Your Airline Charges for Carry-Ons
Some airlines, especially budget ones such as Frontier Airlines and Allegiant Air, charge for carry-on bags depending on the flight. Sometimes, they’ll charge you the same amount as a checked bag and occasionally a little more. For example, Frontier Airlines might charge $39 for a carry-on, but $37 for a checked bag. By choosing the checked bag, you could pack a lot more for a little less money. So, if you want to travel comfortably and have to spend money on baggage no matter what, check a bag instead.
You Have a Long Layover
If you have one or more layovers during your next adventure, you might want to consider checking your bag. That way, you won’t be weighed down when walking from gate to gate, and you’ll be more comfortable while dining or shopping in the airport terminal. This allows you to explore with ease, especially if you’re visiting an airport with a lot to see, like the Changi Airport in Singapore. If the thought of having no bag at all worries you, pack only the necessities in a small backpack or purse, which is typically free of charge to take on most major airlines.
You Hate Long Security Lines
Airport security can be strict and somewhat confusing, especially if you’re traveling to an unfamiliar place. Research the airline and destination country for your trip since a few are more strict than the U.S. is when it comes to liquids, powders, and gels. If you still aren’t sure of the carry-on restrictions for a foreign country or airline, check a bag to ensure that you’re complying with the rules. This will make going through security a breeze and you can pack things in your checked luggage with fewer restrictions.
You Don’t Want to Pay for Priority Boarding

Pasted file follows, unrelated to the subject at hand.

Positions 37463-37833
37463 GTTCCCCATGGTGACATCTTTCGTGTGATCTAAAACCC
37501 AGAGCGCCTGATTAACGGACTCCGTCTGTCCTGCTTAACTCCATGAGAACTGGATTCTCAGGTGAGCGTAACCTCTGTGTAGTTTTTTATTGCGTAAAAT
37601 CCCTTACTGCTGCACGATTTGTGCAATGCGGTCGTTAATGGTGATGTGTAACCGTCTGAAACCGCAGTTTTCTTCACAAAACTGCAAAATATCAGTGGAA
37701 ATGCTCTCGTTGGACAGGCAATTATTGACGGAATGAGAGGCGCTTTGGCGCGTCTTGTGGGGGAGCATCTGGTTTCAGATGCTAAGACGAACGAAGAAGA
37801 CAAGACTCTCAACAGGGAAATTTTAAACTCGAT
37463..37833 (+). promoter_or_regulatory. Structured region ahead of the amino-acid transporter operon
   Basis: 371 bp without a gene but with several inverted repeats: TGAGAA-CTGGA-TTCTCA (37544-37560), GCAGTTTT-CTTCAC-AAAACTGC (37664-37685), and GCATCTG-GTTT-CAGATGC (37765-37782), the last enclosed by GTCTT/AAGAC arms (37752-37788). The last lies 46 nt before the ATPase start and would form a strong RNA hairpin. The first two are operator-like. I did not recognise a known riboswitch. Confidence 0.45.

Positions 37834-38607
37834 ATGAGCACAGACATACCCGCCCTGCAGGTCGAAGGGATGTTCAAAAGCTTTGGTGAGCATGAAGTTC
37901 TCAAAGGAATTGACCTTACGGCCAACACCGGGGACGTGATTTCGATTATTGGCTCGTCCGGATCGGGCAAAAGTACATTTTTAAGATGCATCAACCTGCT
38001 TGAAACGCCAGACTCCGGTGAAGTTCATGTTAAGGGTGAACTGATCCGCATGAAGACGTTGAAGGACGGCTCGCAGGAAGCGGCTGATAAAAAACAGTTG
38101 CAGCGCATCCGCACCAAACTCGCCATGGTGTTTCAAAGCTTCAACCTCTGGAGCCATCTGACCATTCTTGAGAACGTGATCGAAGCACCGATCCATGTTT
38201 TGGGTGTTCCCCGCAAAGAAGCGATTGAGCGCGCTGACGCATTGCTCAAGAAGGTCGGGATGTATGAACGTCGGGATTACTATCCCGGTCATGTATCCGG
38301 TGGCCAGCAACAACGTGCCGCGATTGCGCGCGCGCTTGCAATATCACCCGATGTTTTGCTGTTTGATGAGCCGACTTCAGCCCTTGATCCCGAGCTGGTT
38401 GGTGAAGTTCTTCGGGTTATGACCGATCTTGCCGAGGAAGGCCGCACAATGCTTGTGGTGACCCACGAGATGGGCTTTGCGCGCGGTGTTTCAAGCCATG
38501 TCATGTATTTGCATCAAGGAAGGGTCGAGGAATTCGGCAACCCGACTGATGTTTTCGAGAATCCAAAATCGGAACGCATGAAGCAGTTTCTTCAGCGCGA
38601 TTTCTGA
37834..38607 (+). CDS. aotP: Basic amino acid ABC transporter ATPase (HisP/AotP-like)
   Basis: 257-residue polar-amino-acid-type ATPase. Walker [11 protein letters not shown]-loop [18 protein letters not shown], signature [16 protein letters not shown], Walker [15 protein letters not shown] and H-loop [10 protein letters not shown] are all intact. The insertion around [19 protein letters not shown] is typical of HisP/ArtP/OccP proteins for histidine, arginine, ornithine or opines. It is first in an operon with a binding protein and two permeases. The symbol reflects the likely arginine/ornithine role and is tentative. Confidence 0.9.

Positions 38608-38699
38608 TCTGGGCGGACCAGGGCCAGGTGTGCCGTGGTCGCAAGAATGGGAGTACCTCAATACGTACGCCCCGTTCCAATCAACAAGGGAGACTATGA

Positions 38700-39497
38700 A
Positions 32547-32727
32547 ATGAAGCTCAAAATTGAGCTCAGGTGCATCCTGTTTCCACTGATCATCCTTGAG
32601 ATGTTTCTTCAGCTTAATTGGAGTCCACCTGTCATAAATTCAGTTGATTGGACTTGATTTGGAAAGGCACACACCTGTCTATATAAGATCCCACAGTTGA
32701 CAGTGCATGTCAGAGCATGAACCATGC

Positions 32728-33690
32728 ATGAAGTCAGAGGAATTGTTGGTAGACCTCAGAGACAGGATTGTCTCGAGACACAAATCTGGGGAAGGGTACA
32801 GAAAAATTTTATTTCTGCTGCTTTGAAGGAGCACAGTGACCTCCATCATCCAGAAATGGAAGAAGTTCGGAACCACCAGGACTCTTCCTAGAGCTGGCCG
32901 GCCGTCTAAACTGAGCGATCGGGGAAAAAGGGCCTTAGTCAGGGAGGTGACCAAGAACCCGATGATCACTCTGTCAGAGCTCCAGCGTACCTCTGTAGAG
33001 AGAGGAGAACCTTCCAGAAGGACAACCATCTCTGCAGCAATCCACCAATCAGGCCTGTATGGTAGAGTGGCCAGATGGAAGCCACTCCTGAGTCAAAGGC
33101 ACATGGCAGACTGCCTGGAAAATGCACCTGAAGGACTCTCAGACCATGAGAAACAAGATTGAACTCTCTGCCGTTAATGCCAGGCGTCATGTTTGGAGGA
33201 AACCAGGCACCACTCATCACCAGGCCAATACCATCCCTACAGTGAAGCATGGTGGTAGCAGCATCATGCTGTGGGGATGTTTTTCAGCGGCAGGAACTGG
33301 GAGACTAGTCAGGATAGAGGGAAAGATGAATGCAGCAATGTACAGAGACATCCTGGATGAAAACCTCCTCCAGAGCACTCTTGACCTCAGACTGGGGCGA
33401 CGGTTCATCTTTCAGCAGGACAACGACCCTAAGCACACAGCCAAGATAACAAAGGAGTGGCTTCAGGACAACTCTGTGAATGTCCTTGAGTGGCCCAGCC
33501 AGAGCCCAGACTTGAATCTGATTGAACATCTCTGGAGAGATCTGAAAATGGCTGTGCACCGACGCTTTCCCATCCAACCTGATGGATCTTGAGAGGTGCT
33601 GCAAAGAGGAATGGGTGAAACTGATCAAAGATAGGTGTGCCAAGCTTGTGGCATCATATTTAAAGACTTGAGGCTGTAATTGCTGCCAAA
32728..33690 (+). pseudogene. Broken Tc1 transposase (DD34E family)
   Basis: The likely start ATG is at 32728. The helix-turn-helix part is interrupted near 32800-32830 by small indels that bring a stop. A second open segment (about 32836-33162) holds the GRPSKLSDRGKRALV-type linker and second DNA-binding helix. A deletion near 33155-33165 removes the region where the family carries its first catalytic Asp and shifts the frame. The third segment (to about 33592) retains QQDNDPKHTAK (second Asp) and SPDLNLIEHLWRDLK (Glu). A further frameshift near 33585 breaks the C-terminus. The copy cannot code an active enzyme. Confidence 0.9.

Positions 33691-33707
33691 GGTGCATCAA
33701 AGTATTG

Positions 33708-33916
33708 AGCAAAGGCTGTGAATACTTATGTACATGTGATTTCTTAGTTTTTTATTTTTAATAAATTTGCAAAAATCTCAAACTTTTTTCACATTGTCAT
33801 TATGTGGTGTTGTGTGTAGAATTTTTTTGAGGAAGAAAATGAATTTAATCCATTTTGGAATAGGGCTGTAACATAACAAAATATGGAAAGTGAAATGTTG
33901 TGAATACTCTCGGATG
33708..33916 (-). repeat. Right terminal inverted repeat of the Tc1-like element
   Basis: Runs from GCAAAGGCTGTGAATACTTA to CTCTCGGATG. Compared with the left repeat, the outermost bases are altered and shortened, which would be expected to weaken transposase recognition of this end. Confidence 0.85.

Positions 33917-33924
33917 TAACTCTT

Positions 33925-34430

Some travelers pay for priority boarding to ensure they will snag the coveted overhead compartment space for their larger carry-on. However, the fee for paying for priority boarding on each flight, especially if your trip has multiple legs, can be more than the price of a checked bag. Typically, the fee is $10 or more per segment. Do some research to compare both fees while booking your next flight.
You Might Have to Pay for It Anyways
Sometimes, airlines will check all carry-ons at the gate for a small plane — free of cost. But if you’re unlucky and your carry-on is a little too large or too heavy, the airline might make you pay to check it. If you’re a risk-taker and have a very large carry-on, be aware of the possibility of paying for it. To avoid this hassle, check your large bag at the ticket counter. This way, you don’t have to tote it around with you and you’ll pay a fair price and not be charged extra for checking it last minute.
You Have Gifts for the Holiday Season
Planning on visiting friends and family during the holiday season? Checking a bag might be the way to go. Let’s face it, most families and friends still give presents during the holidays — even if both have agreed to “no presents this year.” To take gifts with you and get your new gifts back home safely, checking a bag can be a cheaper option than shipping the gifts back. As long as you’re under the weight limit — which can be up to 50 pounds on some airlines — you can take your gifts without any hassle.
You’re Worried About Lost Luggage
The biggest argument for a carry-on bag? To avoid lost luggage. However, SITA reports that the amount of lost luggage has decreased by 70% in the past 10 years. In 2018, the IATA Resolution 753 went into effect, which aims to improve baggage handling operations as the airline industry grows. We should see the positive impacts of this resolution in the coming years.
If you’re worried about lost luggage, some major airlines like Delta and American Airlines have baggage tracking capabilities on their apps. You can see if your luggage is on the plane with you to make retrieving it easier.
You’re Spending More Money to Pack Light